In September 1995, One25 secured a drop-in facility one afternoon a week at the Salvation Army’s Candle Project, Lower Ashley Road. It was initiated by Val Jeal, who led a small but dedicated group of like-minded people in forming supportive relationships with the women. In January 1996 the drop-in moved to a new temporary home in the basement of 125 Cheltenham Road, which gave the project its enduring name. Around this time a consultative group was formed with representatives from relevant agencies such as Bristol Drugs Project and the BRI’s sexual health clinic. A management team was formed and Val took on the role of Project Manager.
In July 1996, a van was donated, which enabled us to start evening outreach on the streets. This greatly increased the opportunity for effective contact with the women and this service remains at the core of our ongoing work. One25 was supported at this time by 18 volunteers.
On the 14 May 1997, One25 became a registered charity and also moved to occupy its present site at 138a Grosvenor Road, which had facilities for a larger drop-in area and offices for the increasing number of staff, including our first caseworker in 2000. In 2005 the building, which was previously rented, was given outright to the project by Bristol Christian Fellowship.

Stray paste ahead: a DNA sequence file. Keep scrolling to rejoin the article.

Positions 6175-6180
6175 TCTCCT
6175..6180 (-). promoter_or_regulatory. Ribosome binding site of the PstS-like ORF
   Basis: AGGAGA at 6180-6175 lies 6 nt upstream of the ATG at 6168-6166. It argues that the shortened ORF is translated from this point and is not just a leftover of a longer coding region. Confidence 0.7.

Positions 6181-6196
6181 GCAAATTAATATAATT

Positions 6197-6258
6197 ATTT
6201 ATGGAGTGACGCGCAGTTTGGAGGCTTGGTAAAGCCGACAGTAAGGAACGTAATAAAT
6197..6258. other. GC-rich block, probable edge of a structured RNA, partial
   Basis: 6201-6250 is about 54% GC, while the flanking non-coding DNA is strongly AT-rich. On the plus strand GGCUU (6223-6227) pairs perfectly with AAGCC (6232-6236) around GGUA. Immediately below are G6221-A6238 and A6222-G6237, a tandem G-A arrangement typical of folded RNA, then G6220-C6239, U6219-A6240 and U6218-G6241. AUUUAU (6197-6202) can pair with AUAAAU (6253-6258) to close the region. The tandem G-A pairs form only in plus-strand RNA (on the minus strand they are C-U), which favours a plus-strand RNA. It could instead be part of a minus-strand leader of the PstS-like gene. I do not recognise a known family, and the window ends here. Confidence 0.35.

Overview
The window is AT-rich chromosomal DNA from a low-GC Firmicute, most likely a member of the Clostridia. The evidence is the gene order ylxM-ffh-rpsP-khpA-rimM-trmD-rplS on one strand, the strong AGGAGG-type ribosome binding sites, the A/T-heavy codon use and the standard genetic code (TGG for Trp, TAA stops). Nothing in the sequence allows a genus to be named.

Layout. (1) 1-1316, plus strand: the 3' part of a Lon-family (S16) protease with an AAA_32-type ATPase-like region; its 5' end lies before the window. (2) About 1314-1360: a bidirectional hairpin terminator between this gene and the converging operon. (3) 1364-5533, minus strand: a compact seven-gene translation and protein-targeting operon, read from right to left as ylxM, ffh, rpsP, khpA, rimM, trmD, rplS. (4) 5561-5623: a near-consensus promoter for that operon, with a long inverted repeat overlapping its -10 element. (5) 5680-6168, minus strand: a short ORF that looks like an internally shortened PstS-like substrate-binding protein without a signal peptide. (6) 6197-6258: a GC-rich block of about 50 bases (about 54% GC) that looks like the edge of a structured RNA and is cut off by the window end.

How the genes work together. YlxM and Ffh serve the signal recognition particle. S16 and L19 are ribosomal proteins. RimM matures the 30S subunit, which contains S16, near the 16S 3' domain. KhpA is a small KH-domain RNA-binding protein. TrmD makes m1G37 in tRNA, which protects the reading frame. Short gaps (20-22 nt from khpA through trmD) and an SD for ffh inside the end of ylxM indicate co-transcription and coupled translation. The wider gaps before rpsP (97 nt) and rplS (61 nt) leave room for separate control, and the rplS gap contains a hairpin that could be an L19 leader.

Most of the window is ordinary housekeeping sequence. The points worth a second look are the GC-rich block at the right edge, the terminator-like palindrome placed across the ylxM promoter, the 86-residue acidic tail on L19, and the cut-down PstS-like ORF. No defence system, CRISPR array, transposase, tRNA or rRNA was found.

In 2009 we opened an addiction treatment mother and baby home, Naomi House. After three years we were forced to close this service through lack of funding. However, during its time we supported 18 families to address the mother’s life controlling issues, increase her parenting skills and enable families to stay safely and healthily together.
Thanks to the amazing courage of our service users, the tireless support from our volunteers and supporters and our staff’s passionate commitment, in the the last few years One25 has won several awards for our work. These are: National Ugly Mug Star Project Award; South West Impact Award, Queen’s Award for Voluntary Service, the Outstanding Engagement award from Golden Key (recognising our expertise with ‘hidden’ women) and the Bristol Life Awards Charity of the Year. In 2015, then CEO Gill Nowland won an MBE for her work.